"And what if she does get out of there?" asked Gray.

"She's not going to get ou-a-AAH!" yowled Brown as Copper struck him full in the side like a grizzly. With a ferocity born of having nothing to lose, Copper worried him like a rag and slammed him onto his back. With the blindsided dog pinned in place, he put his paw on the exposed throat and bared his teeth.

Copper felt the old fire racing through his veins, the fury he had not felt since he and his family fought Steele for what should have been the last time. It was just as well that aggressive "negotiation" was all he had time for, because he wasn't in the mood for anything else. "You, gray dog!" he fairly roared. "If you want your friend to live another minute, give me some answers!"

Gray shivered like a leaf, unable to move. Copper had picked wisely; with the more confident of the two at his mercy, the weaker one was more scared than if it were his neck on the line.

"I know you were told to take out a female dog, mostly chow, and kill her. Where is she, and what did you do to her? Don't lie or so help me, they'll need a bloodhound just to find what's left of you two."

Gray bought it hook line and sinker. "She's alive!" he fairly blubbered. "She escaped into some old house and got locked inside, I swear! We roughed her up a bit, but she's fine! We didn't want to-"

"Did I ask what you wanted to do?" Copper demanded in a low, menacing tone. "You were hired by an older dog, black and white. Right?"

Gray nodded. So did Brown, not that Copper cared. He wasn't interested in anything from a dog who had been so ready to lie.

"Well you listen, and listen well. You two steer clear of him and don't breathe a word about our little meeting, or it'll be the last word you breathe. Understood?!"

"Y-y-yes."

"Good." Brown was struggling for breath now, so Copper let up the pressure just enough to give him some oxygen. "Now, if I follow your tracks will I find her?"

They nodded.

"Alright. I'd better find her alive and well, because I have more connections than you can imagine in Nome, and if she's hurt I will comb every alley, crawlspace, and drainpipe until I find you two." He got off of Brown with a shove. "Now get out of my sight."

They needed no second bidding. As Copper moved on, a strange feeling came over him with a shudder. He'd thought that the old fighter in him was gone, dead. Yet it had come back so readily. That should have been reassuring, to be able to call on his aggression when his family needed him most, and it would have been except for one thing.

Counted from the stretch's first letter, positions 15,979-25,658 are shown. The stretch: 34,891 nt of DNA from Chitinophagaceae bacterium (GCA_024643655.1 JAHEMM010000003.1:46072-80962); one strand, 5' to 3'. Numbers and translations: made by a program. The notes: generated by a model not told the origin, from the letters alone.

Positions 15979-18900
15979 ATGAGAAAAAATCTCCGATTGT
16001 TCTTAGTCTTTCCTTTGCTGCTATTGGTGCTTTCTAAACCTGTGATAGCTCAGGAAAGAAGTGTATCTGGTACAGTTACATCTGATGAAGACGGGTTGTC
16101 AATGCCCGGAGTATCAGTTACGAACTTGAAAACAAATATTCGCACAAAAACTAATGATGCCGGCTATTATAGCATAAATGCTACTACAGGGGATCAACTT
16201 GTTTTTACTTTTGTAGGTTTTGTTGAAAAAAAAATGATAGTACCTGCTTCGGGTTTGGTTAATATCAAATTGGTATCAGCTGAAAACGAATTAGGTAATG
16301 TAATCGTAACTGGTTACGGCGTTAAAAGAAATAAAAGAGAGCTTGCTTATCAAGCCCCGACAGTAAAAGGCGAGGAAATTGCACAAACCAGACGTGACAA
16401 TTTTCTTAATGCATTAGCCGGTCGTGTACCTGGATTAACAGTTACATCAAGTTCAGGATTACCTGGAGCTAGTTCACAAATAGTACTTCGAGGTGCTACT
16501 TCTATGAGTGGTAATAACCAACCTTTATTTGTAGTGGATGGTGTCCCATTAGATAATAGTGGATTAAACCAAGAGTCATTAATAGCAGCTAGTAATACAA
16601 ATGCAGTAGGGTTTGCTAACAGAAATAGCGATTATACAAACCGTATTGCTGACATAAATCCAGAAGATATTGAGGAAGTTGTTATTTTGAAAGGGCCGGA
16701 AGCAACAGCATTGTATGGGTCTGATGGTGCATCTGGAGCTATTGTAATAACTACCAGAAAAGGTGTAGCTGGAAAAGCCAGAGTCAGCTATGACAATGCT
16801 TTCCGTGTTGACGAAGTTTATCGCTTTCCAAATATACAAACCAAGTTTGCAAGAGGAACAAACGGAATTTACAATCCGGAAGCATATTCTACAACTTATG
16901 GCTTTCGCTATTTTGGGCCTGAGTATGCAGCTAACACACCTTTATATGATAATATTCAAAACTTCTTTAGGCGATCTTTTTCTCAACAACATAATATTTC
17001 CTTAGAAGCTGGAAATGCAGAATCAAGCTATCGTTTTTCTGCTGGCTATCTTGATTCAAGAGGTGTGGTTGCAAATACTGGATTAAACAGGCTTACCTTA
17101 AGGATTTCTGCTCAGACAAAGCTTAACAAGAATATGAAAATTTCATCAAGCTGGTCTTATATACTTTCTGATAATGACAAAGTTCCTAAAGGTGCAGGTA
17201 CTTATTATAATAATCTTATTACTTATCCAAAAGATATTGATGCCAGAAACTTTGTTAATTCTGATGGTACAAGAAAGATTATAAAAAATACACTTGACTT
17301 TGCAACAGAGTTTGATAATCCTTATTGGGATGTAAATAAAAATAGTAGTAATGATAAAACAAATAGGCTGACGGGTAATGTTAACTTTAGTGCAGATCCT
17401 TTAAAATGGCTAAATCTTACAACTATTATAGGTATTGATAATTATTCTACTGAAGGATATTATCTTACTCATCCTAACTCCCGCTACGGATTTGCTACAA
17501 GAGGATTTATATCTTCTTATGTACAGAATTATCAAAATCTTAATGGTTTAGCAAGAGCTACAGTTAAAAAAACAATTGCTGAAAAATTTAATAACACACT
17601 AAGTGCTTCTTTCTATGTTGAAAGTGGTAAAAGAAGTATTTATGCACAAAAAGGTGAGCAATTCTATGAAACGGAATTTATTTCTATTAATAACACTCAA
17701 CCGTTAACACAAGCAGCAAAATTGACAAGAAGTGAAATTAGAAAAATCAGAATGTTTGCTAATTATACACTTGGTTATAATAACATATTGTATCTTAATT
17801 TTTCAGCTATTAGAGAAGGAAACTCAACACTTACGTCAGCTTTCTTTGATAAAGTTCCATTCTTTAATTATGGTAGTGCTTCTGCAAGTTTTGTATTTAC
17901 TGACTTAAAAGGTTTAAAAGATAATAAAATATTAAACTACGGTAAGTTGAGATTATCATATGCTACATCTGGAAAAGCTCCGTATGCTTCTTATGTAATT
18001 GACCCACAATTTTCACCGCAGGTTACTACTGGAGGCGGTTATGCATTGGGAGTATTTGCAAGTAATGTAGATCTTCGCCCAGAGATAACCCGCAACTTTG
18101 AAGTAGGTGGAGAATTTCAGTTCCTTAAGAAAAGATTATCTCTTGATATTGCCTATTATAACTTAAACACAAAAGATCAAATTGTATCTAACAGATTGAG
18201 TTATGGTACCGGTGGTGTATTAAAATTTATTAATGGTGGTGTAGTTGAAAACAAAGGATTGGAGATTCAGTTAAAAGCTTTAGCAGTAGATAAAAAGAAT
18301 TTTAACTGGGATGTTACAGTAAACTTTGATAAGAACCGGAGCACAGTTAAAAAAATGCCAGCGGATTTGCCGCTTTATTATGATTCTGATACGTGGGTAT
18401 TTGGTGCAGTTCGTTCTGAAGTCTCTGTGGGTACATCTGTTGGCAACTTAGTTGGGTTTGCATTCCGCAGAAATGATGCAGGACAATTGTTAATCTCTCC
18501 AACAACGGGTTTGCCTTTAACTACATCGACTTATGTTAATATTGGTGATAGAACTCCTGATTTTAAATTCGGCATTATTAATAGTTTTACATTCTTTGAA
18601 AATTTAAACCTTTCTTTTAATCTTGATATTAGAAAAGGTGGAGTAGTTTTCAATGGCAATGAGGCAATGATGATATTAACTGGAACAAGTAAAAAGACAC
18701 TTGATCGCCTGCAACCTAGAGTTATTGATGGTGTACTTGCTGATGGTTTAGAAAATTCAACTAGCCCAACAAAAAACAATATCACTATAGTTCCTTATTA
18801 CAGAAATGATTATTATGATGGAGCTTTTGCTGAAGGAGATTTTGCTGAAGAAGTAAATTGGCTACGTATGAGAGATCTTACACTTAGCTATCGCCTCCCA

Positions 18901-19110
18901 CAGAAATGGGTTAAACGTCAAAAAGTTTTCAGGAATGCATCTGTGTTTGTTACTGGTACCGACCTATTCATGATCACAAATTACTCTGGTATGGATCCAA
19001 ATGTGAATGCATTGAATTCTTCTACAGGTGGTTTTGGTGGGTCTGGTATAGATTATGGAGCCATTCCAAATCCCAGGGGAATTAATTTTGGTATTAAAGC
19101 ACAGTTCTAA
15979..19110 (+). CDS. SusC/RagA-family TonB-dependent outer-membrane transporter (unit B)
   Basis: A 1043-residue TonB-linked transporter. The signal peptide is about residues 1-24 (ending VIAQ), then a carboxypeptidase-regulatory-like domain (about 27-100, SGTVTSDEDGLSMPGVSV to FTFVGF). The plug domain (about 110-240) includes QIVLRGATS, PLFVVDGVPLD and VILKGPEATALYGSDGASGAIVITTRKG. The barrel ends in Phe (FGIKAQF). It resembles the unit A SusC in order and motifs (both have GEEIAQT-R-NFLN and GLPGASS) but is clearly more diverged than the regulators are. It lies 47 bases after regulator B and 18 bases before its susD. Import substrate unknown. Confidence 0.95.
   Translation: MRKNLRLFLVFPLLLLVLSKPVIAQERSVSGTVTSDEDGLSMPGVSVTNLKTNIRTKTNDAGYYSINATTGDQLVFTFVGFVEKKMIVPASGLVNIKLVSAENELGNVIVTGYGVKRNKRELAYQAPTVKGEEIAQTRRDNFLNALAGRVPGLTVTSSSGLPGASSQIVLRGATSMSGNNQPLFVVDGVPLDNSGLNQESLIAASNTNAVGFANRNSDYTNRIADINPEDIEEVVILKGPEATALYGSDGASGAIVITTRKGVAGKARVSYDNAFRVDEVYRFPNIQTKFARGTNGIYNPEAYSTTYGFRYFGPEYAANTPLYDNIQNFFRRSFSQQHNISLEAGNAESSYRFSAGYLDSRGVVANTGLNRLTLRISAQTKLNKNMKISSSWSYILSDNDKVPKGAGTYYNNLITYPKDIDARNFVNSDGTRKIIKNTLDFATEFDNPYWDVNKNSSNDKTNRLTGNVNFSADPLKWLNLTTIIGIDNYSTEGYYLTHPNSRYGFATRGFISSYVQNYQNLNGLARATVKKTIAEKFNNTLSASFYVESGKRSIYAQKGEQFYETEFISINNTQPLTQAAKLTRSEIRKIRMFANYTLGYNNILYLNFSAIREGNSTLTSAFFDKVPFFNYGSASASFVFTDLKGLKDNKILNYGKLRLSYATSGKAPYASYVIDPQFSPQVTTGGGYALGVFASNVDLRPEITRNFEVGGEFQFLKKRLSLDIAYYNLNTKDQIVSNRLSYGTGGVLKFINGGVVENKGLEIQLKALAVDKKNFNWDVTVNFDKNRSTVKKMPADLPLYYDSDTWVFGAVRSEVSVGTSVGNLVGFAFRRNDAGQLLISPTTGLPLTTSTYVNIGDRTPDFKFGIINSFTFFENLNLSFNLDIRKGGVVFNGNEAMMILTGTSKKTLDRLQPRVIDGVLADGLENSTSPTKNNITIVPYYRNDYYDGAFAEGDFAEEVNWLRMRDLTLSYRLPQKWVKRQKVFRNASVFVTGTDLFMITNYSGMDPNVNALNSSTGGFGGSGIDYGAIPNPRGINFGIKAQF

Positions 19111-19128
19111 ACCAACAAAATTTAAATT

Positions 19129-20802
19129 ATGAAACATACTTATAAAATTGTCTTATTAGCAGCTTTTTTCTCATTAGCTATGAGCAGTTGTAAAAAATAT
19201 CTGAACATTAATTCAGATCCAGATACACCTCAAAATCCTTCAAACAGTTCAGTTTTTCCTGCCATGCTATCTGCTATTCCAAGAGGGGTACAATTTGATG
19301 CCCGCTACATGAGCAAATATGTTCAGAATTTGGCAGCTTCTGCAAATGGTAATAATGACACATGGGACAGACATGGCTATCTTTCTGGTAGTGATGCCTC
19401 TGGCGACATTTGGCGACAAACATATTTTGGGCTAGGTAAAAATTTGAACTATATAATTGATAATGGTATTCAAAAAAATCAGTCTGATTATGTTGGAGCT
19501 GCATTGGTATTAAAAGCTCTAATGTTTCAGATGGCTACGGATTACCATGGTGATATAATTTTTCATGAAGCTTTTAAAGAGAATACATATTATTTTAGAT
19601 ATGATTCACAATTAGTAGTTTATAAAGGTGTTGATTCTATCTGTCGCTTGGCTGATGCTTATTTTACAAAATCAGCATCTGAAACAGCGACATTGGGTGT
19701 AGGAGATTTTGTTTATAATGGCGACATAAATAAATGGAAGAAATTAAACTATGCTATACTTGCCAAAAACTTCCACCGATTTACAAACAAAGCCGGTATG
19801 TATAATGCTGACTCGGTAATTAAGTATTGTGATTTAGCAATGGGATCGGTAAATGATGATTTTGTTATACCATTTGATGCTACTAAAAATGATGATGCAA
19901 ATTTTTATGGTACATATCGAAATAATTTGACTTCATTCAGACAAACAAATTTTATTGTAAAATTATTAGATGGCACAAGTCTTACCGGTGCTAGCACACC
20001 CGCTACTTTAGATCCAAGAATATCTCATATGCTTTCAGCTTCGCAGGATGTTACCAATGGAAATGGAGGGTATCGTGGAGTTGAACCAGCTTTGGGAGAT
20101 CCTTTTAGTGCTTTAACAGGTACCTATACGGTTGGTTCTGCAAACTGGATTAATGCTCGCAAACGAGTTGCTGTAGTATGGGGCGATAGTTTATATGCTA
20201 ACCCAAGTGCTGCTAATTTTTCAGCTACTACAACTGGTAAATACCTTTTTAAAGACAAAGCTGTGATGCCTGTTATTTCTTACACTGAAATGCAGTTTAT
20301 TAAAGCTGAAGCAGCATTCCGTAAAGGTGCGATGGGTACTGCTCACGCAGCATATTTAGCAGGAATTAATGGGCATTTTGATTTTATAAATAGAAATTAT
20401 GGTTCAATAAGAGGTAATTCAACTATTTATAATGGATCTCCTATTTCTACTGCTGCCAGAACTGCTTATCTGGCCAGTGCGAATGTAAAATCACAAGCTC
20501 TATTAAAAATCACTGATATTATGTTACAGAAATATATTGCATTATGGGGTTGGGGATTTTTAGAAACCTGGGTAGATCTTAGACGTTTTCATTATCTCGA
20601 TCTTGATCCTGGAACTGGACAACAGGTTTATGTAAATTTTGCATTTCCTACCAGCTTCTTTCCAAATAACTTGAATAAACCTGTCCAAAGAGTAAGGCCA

He had wanted them to resist. He wanted an excuse.

Taya clawed and bit at the wire mesh, but she couldn't make any headway. As her anger dissipated, it gave way to despair. 'I'm trapped,' she thought, 'And there's no way out.' Consumed with defeat, she laid her head down and let out a sigh. 'This time there's no Copper to bust me out of here.'

"Hey, you okay?" asked a dog in the cage next to her old enough to be her father.

She scoffed. "Do I look okay?" she asked.

The dog pulled back slightly. "Hey, hey, easy," he said. "I'm just asking. Name's Blaze, by the way."

"Taya."

There was a moment's silence as Blaze studied her, like he were trying to figure out some puzzle. "So how'd you get here?" he asked. "Did he kidnap you too?"

"No," she answered. "My…that is, someone I know chased me here. I ran inside looking for safety…"

"…and found out you were better off outside," he finished. "I know how you feel."

"I doubt it," said Taya. "My family must be going out of their minds worrying about me."

"You feel like you let them down, huh?"

Taya shrugged. "Yeah, I guess so. I should have fought back, not run away. Maybe then I wouldn't be here."

"Maybe, maybe not," he said. "But you're not the only one to feel like you've failed someone because you didn't try hard enough."

Taya wasn't sure why she cared to listen to him at a time like this, but poor comfort was better than none. Besides, she was stuck in that cage one way or the other, and she felt a strange sense of familiarity toward the stranger, as if she knew him once from somewhere. "Have you done it yourself?" she ventured.

"In a way," he said. "I used to have a friend… a lady friend, but not a girlfriend, you know? I really liked her, but she always seemed to already be going out with someone else. Then after the epidemic in 1925, she started going with this guy who anyone could see was a real jerk. I tried to tell her he was bad news, but she said that she thought she could change him. Instead, he changed her. Soon she wouldn't have anything to do with me or any of her other friends." He paused, visibly pained by the memory. "My master moved out of Nome and took me with him. When we came back later, I found her in an alley giving birth to their pups."

Taya winced. "Awkward."

"Worse than awkward. She wouldn't let me near her, wouldn't talk to me at all. Then after she gave birth to the pups she did call, and told me to find help. There was something wrong…" he trailed off.